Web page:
It doesn’t get more casual than mobile gaming.
I’m not saying that in a defamatory way. But any game you can play while on the toilet is hardly in the same realm as Dark Souls.
Regardless, the mobile gaming industry is a behemoth, and it’s easy to see why. They’re quick, flashy games with instant gratification that you can play while waiting for the bus. And if like me and have children in your family, then you know that brandishing a smartphone will make you the pied piper of those snot-nosed rugrats. In the US, children were estimated to have generated over $500 million for the mobile gaming industry. It’s not just kids, people of all ages are feeding the mobile industry beast, and it has quickly dwarfed both the PC and console markets.
So, what’s the harm? A booming mobile gaming industry is good, right?
Well, I’m not so sure.
Now, I’m not trying to trigger anyone’s PTSD. But we all remember the Diablo announcement that will forever be immortalised (get it?) by Blizzard’s new battle cry: “Do you guys not have phones?”. This was a blatant disregard of a loyal fan base. And if Diablo, a staple of PC gaming, was capable of being made into a mobile game, then anyone could be next.
So, why are the big players in the industry flocking to mobile gaming?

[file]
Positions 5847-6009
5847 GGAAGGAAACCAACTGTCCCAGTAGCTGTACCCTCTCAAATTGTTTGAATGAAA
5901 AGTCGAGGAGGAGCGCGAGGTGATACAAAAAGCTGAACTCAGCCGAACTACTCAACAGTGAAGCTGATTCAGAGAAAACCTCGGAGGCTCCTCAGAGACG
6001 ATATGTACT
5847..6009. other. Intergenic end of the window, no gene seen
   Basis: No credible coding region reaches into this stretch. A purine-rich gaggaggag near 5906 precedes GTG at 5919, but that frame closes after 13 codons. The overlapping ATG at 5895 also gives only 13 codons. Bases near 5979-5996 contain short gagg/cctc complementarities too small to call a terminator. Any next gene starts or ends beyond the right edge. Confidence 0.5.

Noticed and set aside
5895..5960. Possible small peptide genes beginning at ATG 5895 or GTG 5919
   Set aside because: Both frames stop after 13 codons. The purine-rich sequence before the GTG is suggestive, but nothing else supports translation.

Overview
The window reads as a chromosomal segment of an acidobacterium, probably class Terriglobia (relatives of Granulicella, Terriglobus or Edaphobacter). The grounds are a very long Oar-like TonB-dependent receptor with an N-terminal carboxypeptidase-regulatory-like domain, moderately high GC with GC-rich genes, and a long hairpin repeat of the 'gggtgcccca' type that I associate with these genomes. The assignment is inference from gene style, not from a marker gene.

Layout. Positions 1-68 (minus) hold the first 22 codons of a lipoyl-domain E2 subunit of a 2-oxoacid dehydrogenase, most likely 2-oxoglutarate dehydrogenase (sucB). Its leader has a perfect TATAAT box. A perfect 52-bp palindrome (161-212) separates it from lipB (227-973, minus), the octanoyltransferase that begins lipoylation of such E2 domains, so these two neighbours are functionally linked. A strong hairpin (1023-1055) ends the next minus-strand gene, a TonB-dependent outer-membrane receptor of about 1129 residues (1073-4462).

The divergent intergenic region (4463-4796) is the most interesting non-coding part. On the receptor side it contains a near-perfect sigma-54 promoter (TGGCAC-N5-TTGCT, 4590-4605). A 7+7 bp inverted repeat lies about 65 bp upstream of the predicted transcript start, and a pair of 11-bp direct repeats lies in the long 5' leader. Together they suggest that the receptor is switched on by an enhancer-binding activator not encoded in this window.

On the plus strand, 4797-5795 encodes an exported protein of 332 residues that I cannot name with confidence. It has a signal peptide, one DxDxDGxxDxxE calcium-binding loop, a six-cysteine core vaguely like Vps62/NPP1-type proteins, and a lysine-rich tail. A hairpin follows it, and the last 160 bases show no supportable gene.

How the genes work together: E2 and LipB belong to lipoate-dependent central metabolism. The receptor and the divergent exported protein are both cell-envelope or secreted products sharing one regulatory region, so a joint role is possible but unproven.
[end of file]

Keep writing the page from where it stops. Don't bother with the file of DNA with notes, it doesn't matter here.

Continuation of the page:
There’s one key reason why companies like Blizzard and others are looking to enter the mobile gaming market, and that’s profit. Mobile games are considerably cheaper to produce as only a small team and a short time frame is needed to make them. This means less spent on wages and more profit for the investors. Now, I don’t blame a company for trying to make a profit, that’s why they exist. But, and this is a big but, not at the expense of overall quality and consumer satisfaction, which is exactly what Blizzard did with Diablo Immortal, as evidenced by the booing and the subsequent crash of their stock price. I imagine the mood at Blizzard was a little chilly that week…
Fallout Shelter is a prime example of how to bring together AAA titles with mobile apps.
Now, I’m not saying that AAA and mobile gaming cant co-exist. For example, Fallout Shelter added to the overall Fallout universe without taking centre stage and feeling like a quick cash grab. Companion apps like Fallout Shelter are a fantastic way to drum up hype while also raking in enough money through micro-transactions to make Scrooge McDuck red in the face.
So, does this mean the PC and console industry will soon be engulfed and destroyed by the mobile industry?
Of course not, where there is demand, you will always find supply. However, the Diablo Immortal fiasco has set a dangerous precedent where AAA games go from a big budget to something more akin to a student project. Perhaps the Diablo Immortal incident will be a warning to other publishers thinking about migrating their games to the App Store. On the other hand, this could be the first of many attempts by publishers to push their titles into the mobile market.
Either way, I guess we will always have something to play while on the toilet.